AKRON (April 21, 2000)—Goodyear is showing some signs of financial improvement, as most of its business segments posted gains in the first quarter, compared with the first three months of 1999.
The tire maker posted net income of $63.6 million—almost 2.5 times greater than a year ago, when the company´s results included after-tax rationalization charges of $116 million related to the alliance with Sumitomo Rubber Industries Ltd.
The quarter´s earnings exceeded analysts´ consensus expectation by almost $8 million, Goodyear said.
Net sales for the period jumped 16.6 percent to $3.54 billion, with the Dunlop operations contributing almost $577 million.
Tire unit sales grew 20 percent to 54.8 million, reflecting the addition of 8.9 million units from Dunlop.
"We´re pleased to see widespread improvement in business fundamentals over 1999´s fourth quarter that confirm our turnaround is on track," Chairman and CEO Samir Gibara said.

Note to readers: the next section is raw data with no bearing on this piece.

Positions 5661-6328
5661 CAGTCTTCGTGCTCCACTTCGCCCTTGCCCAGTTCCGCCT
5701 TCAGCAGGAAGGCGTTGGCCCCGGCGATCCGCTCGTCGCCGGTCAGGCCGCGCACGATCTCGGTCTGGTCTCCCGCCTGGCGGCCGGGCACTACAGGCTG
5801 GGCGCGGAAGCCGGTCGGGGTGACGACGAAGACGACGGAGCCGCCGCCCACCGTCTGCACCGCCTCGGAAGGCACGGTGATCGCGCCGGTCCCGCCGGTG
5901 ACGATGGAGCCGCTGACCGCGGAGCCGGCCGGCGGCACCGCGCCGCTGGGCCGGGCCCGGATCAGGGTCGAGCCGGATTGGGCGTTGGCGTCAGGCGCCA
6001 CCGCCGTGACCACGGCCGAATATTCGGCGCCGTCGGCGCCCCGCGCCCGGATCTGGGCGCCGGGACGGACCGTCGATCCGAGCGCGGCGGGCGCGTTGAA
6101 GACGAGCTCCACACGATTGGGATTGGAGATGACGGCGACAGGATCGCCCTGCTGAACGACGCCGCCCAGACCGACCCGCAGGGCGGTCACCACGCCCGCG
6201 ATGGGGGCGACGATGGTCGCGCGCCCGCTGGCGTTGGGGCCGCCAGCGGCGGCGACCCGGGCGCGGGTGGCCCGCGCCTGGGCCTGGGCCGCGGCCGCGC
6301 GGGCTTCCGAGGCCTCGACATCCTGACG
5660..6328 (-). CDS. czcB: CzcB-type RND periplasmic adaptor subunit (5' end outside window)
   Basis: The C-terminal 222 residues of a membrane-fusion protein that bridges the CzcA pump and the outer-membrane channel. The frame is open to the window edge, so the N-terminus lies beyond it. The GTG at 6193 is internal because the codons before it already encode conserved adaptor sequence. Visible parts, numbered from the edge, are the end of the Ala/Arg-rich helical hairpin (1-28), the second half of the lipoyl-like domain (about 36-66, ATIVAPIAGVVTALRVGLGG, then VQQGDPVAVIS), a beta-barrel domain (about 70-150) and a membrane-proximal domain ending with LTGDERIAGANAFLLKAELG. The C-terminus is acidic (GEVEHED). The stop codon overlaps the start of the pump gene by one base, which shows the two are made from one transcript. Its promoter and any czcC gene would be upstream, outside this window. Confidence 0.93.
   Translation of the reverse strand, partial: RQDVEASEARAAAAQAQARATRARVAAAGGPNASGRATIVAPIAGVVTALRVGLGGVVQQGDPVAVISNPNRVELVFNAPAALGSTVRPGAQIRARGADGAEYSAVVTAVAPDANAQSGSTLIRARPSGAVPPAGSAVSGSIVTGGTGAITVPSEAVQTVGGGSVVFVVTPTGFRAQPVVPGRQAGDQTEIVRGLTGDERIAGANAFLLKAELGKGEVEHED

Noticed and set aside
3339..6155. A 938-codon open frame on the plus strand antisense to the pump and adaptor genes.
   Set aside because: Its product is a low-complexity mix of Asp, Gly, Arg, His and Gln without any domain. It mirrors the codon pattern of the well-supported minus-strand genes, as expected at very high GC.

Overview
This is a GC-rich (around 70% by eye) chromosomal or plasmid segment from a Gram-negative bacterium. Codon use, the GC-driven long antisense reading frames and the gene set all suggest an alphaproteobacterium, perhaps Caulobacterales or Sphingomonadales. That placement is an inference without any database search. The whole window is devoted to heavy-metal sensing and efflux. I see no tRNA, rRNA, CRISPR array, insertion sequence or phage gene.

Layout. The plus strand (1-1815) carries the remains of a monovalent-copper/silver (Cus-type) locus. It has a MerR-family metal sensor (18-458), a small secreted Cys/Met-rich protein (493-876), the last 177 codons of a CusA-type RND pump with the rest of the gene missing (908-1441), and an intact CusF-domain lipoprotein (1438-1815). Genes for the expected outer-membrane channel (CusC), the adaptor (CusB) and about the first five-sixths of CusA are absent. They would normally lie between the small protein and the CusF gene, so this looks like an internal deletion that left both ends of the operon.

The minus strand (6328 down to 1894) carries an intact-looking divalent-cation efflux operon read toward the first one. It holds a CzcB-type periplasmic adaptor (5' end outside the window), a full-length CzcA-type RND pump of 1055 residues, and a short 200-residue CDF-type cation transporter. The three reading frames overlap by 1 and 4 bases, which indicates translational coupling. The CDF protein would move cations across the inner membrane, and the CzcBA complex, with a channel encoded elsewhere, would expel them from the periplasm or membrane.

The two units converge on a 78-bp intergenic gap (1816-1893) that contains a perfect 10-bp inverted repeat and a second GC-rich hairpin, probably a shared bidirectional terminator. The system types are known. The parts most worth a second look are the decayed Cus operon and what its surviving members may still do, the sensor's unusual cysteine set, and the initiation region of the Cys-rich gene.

Foreign currency exchange losses of $5.1 million reduced first-quarter 2000 earnings, compared with a gain of $34.6 million in the 1999 period. Goodyear attributed these losses primarily to the revaluation of the Brazilian real.
In the North American Tire segment, higher raw materials costs and a "less-favorable" product mix sent operating income plunging 21.9 percent to $71.6 million, despite a 9.7-percent increase in sales to $1.65 billion.
Unit tire sales in North America increased 12.3 percent from 1999, largely due to 2.9 million units sold by the Dunlop business.
At its annual shareholder meeting April 10 in Akron, Chairman Samir Gibara said he expects Goodyear´s net sales to grow to more than $15 billion in 2000 and net income to almost double from the $240 million reached in 1999. The company posted sales of $12.9 billion in 1999.
Mr. Gibara said the tire maker is focusing on turning around its financial performance by concentrating on growth from within—increasing sales, reducing debt and lowering manufacturing costs.
"In North America,|.|.|.|we have returned to very satisfactory fill rates to our customers, while running our plants at full capacity," he said
Goodyear´s alliance with Sumi-tomo Rubber Industries Ltd. is expected to save Goodyear $116 million in 2000—$6 million more than originally targeted, Mr. Gibara said.